Who from Your Company Should (and Should NOT) Attend Your Next Customer Advisory Board Meeting


Share on LinkedIn

We are often asked by customer advisory board (CAB) practitioners who from their own companies should be invited to attend their initial or next CAB meeting. The question is often a tricky one for CAB managers, who may be getting internal interest in their meetings, and perhaps even pressure to include folks who otherwise haven’t been involved in their programs or have an understood role at the meeting. As such, here’s our guidance:

Who from your company SHOULD attend your next CAB meeting:

• Aim high with execs: At minimum, your CAB executive sponsor should attend and have an active role is welcoming your customers at the beginning and guiding the discussion throughout the meeting. In addition, including your CEO or group President shows your company’s commitment to and investment in your program that will be recognized and appreciated by your clients. In any case, your company leadership should be well represented at your CAB meeting.

• Have a purpose: Anyone attending your CAB meeting from your company should have a real reason for being there, such as they are leading a session, and plan on actively participating and contributing throughout the meeting. On the flip side, if someone is attending merely to listen or learn from customers, they don’t need to be there – they can get this knowledge from the post-meeting report.

• Full participation: It’s distracting when company executives or participants come and go from your CAB gathering to attend other meetings or phone calls. CAB meeting attendees should commit to attending the entire meeting, as well as your welcome reception, meals, and social activities which foster personal relationships and deeper discussions. If someone can’t commit to attending the entire meeting, it may be best they not attend at all. (I had one exec unexpectedly announce that he was leaving the CAB mid-meeting to attend his kids’ PTA meeting, which was one of the most cringe-worthy CAB moments ever!)

• Not too many: You don’t want to overwhelm your customer attendees with too many people from your company, as this defeats the purpose of member peer interaction. As such, we recommend a 2:1 ratio of customers to host company participants. (e.g. if you have 14 customers who’ve rsvp’d for your meeting, you should aim for about 7 participants from your company.) Limiting this number will also force your executives to prioritize who should be there and who leave out anyone who isn’t really necessary.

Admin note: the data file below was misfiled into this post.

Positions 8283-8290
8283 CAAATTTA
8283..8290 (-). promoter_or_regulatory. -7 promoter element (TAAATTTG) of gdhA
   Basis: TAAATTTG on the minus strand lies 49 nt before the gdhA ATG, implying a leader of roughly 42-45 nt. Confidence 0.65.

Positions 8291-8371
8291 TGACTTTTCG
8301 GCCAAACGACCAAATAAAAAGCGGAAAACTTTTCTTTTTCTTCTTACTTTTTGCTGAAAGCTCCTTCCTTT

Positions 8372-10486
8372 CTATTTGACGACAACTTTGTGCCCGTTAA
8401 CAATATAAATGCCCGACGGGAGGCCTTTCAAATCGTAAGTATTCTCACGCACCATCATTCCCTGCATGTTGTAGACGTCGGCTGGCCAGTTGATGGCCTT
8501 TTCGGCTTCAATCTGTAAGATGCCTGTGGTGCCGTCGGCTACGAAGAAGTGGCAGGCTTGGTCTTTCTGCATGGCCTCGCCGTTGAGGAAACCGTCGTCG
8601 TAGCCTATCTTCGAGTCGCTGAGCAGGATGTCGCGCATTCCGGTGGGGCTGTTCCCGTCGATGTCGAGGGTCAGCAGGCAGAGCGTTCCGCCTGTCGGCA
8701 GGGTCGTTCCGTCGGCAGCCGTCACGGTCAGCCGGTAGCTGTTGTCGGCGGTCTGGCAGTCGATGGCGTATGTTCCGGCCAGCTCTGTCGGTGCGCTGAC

Who from your company should NOT attend your next CAB meeting:

• Sales reps: CAB meetings are not sales engagements nor opportunities to pitch your captive customers on new products and services. That said, it may be OK to have your sales leader participate in your CAB meeting within the guidelines above to learn about your customers’ on-boarding, implementation and ongoing support experience. It’s not OK to have numerous sales reps attend the meeting merely because their client is attending and they want to hear what they have to say. (Again, this was told to me in my past).

• Too many engineers: Again, while it’s great to have your product leadership attend your CAB meeting, they shouldn’t need to bring several additional engineers to listen and learn, address tactical user questions or to operate a complex product demo. The product leader should be able to understand and capture insights (with the help of the meeting note-taker), and bring this input back to his team.

• New hires: CAB meetings are not the place for new hires to listen and learn, as they too are welcome to read the meeting report. In addition, new people may not have enough experience with your company and products to add a lot of value, and inevitably contribute very little to the discussion.

• The uninvited: There should be no surprises at your CAB meeting, and uninvited guests from your company should not be welcomed. To guard against this, collect executive approval of all your CAB meeting attendees with the understanding that nobody else from your company should attend. (Although this happened to me early in my career, fortunately, I have not seen this as an issue in many years.)

Getting the right people to attend your customer advisory board meeting will ensure it’s focused, strategic and on-track to meet your program objectives. Keeping out those from your company who detract from this will support the same goals.

Rob Jensen
Rob Jensen has spent over 20 years in marketing, communications and business development leadership positions with leading enterprise business-to-business (B2B) software and technology companies. Throughout his career, Rob has successfully overseen groups that generated global awareness, increased lead generation and enabled sales teams for EMC/Captiva, Kofax, Anacomp, TRW, HNC Software and AudaExplore. In addition, Rob has specialized in initiating, managing and facilitating customer and partner advisory board programs for several of these companies in the U.S. and abroad.


Please use comments to add value to the discussion. Maximum one link to an educational blog post or article. We will NOT PUBLISH brief comments like "good post," comments that mainly promote links, or comments with links to companies, products, or services.

Please enter your comment!
Please enter your name here